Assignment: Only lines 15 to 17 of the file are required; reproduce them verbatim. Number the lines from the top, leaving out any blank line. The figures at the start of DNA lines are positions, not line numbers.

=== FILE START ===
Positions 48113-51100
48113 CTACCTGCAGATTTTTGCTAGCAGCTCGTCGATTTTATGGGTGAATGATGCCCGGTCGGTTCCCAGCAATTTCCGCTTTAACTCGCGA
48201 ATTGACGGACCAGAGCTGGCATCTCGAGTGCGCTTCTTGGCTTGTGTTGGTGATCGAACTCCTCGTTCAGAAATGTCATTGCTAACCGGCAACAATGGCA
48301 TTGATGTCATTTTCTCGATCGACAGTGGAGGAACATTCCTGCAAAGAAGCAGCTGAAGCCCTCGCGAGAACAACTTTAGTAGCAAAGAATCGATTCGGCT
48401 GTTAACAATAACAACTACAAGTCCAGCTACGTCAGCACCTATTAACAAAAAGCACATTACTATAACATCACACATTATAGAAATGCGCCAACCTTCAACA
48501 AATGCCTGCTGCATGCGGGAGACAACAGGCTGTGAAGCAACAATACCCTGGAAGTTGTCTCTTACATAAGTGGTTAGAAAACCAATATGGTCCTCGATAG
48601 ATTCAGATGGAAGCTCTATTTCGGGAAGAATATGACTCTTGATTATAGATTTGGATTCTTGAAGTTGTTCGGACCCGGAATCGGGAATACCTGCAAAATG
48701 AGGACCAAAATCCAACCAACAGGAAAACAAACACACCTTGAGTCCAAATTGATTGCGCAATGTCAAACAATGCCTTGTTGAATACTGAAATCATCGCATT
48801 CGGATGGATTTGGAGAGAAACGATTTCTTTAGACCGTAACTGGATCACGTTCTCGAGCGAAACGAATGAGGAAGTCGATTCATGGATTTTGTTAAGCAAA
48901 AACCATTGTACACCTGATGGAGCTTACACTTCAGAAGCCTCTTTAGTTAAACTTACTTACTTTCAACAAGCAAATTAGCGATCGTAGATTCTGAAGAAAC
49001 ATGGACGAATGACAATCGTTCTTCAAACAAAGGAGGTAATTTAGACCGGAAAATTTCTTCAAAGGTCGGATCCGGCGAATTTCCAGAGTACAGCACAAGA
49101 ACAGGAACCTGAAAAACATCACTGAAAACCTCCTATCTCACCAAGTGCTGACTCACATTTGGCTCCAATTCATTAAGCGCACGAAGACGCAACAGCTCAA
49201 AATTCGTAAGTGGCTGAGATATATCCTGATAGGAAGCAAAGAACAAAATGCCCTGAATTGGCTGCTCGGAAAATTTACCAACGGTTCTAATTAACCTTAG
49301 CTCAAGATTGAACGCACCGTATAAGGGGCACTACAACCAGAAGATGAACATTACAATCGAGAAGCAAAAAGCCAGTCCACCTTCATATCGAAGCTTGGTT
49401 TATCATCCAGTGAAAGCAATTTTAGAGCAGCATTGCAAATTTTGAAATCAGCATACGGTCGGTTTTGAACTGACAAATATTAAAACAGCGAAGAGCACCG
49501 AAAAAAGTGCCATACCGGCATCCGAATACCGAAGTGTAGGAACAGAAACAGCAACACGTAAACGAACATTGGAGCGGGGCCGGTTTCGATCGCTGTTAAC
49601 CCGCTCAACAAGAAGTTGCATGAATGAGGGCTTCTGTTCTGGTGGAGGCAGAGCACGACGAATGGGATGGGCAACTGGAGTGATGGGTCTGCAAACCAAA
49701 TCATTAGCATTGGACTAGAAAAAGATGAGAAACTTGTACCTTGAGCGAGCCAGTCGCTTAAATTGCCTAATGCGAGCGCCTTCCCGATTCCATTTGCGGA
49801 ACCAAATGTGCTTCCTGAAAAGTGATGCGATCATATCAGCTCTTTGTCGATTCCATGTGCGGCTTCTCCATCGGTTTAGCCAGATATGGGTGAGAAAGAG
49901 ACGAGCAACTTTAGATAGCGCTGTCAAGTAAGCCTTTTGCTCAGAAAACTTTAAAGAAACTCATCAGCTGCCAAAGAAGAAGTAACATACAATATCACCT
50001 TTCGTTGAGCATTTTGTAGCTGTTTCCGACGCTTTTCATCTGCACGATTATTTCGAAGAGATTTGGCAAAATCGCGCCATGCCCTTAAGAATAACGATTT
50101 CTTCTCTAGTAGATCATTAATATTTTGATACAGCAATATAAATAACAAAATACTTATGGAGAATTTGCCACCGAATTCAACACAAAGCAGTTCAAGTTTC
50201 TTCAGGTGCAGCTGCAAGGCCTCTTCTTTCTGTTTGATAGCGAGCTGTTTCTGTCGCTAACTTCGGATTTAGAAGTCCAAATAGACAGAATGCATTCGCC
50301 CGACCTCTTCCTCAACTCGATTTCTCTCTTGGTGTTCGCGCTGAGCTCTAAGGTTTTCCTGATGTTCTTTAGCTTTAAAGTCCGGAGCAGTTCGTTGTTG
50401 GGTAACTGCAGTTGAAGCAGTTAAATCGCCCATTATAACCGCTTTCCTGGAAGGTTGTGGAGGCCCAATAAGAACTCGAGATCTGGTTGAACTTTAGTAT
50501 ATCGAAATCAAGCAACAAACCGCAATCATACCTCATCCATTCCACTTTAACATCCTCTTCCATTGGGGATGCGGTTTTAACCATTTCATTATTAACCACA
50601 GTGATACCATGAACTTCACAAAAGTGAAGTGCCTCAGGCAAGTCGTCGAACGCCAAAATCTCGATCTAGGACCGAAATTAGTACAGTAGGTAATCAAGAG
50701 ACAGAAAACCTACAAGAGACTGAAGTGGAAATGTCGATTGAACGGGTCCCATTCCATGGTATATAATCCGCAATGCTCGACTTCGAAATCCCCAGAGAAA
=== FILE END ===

49401 TATCATCCAGTGAAAGCAATTTTAGAGCAGCATTGCAAATTTTGAAATCAGCATACGGTCGGTTTTGAACTGACAAATATTAAAACAGCGAAGAGCACCG
49501 AAAAAAGTGCCATACCGGCATCCGAATACCGAAGTGTAGGAACAGAAACAGCAACACGTAAACGAACATTGGAGCGGGGCCGGTTTCGATCGCTGTTAAC
49601 CCGCTCAACAAGAAGTTGCATGAATGAGGGCTTCTGTTCTGGTGGAGGCAGAGCACGACGAATGGGATGGGCAACTGGAGTGATGGGTCTGCAAACCAAA